body, Euratom.

December 3, 2018 Posted by | safety, UK | Leave a comment

Massive problem of USA’s high level nuclear waste – scientists struggling for a solution

US nuclear waste dump capacity a challenge

If the plan were to be approved, the US Energy Department has estimated that it would take 31 years to dilute and dispose of the of weapons-grade plutonium.

The lack of space at the US government’s only underground nuclear waste repository is among several challenges identified by a group of scientists and other experts who are looking at the viability of disposing of weapons-grade plutonium at the desert location.

The National Academies of Sciences, Engineering, and Medicine released a preliminary report on the US government’s plan, which calls for diluting 34 metric tons of plutonium and shipping it to the Waste Isolation Pilot Plant in southern New Mexico.

The purpose of the work would be to satisfy a nonproliferation agreement with Russia.

Another challenge, the scientists say, would be getting officials in that country to approve of the dilution of the materials.

The pact between the two countries was initially based on a proposal for turning the surplus plutonium into fuel that could be used for commercial nuclear reactors. That project, beset by years of delays and cost overruns, was cancelled earlier this year.

The review of the plan that calls for shipping the plutonium to New Mexico was requested by Congress. A final report from the National Academies is expected mid 2019.

The US Energy Department’s Office of Environmental Management has demonstrated that diluting the plutonium is possible by working with a separate batch of material. However, citing a lack of information, the scientists did not study the agency’s ability to scale up that process to handle the 34 metric tons that are part of the nonproliferation agreement.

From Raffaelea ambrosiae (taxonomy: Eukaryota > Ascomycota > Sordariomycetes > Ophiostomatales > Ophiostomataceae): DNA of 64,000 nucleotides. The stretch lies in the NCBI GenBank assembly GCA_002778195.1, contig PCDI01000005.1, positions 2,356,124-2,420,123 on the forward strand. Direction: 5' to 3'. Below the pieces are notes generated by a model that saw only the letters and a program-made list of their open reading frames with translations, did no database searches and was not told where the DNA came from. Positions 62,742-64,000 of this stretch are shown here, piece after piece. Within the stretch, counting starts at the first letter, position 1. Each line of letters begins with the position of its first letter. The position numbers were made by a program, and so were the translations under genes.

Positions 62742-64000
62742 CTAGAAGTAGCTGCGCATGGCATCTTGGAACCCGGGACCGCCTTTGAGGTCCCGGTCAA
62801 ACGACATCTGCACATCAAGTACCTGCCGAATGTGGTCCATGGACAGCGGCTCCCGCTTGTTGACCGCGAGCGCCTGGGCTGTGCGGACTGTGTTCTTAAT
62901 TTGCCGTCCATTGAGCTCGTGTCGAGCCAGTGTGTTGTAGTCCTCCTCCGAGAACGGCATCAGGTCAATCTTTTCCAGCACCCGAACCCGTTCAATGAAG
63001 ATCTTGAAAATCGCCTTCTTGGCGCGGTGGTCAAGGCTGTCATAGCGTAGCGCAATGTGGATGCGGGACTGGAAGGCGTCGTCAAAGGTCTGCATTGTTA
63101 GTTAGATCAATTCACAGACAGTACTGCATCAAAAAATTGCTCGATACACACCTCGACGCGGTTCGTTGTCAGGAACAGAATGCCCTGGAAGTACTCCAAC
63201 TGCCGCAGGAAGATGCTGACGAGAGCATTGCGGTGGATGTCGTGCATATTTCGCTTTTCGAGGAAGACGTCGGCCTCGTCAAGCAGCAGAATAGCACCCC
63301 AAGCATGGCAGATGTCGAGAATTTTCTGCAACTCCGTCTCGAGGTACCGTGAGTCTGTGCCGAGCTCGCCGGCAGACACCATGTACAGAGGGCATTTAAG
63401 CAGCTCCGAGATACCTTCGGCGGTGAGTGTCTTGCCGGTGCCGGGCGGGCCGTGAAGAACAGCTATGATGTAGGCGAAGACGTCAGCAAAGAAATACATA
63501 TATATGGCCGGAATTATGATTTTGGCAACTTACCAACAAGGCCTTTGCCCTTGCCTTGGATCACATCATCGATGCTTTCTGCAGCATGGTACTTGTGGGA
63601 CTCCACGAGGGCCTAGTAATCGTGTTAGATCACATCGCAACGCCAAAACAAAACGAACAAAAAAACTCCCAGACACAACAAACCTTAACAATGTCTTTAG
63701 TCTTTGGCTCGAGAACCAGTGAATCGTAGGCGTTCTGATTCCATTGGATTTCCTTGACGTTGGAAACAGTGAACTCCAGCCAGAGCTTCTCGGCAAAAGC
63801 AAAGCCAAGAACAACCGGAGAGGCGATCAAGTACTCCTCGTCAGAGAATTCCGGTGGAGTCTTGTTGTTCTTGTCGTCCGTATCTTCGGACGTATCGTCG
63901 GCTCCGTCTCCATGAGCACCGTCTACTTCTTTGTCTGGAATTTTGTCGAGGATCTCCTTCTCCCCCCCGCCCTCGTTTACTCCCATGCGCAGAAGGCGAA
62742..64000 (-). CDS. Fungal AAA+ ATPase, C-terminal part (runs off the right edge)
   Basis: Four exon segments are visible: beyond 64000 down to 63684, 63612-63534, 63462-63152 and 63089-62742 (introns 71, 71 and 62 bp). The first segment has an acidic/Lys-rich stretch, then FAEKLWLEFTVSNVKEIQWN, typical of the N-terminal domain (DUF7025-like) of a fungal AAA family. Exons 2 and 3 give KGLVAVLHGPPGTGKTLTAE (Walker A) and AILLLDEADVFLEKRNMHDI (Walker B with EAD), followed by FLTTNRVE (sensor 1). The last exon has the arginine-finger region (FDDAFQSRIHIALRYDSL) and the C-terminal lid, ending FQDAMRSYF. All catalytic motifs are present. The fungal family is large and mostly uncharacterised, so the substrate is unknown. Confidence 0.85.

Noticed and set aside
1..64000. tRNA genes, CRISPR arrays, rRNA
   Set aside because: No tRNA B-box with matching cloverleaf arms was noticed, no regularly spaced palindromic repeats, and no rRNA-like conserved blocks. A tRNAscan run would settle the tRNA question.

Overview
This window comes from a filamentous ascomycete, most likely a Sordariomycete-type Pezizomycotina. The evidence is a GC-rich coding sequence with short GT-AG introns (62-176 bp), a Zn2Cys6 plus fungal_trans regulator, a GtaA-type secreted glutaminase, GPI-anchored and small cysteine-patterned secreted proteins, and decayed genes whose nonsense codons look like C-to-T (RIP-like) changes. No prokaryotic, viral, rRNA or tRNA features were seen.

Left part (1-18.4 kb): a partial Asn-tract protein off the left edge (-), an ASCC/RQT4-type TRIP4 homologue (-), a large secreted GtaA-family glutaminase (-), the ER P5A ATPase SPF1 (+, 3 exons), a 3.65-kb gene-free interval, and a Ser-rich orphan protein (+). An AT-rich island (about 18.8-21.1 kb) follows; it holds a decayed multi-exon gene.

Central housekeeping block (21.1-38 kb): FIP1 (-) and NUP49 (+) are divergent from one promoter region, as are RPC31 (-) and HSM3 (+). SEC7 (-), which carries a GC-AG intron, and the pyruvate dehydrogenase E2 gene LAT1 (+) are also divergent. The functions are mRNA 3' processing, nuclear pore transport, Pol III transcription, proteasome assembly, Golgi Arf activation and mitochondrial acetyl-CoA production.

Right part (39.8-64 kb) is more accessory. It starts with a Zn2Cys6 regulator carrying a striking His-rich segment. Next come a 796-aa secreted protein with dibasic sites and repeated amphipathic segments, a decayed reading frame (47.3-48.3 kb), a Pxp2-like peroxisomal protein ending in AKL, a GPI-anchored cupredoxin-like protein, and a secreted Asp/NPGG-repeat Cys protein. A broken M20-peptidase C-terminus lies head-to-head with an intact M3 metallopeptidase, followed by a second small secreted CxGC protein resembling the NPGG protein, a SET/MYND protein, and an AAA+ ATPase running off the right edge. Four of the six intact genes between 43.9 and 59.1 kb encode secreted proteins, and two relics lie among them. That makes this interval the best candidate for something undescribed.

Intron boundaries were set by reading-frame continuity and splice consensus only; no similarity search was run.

If the plan were to be approved, the Energy Department has estimated that it would take 31 years to dilute and dispose of all 34 metric tons.

The work would involve four sites around the US – the Pantex Plant in West Texas, the Savannah River Site in South Carolina, Los Alamos National Laboratory in northern New Mexico and the Waste Isolation Pilot Plant.

The panel of scientists found that the agency doesn’t have a well-developed plan for reaching out to those host sites and stressed that public trust would have to be developed and maintained over the life of the project.


December 3, 2018 Posted by | USA, wastes | Leave a comment

The other big Trump-Putin story: Nuclear weapons treaty hangs in the balance as Russia-US tensions rise

  • Last month, Trump announced his decision to withdraw from the Intermediate-Range Nuclear Forces, or INF, Treaty, an agreement that eliminated an entire class of nuclear weapons from U.S. and Russian arsenals.
  • The 1987 treaty, signed by Russia and the U.S., prohibits the production or testing of ground-launched cruise missiles with a range of approximately 300 to 3,400 miles.
  • The treaty has kept nuclear-tipped missiles off the European continent for the last 30 years.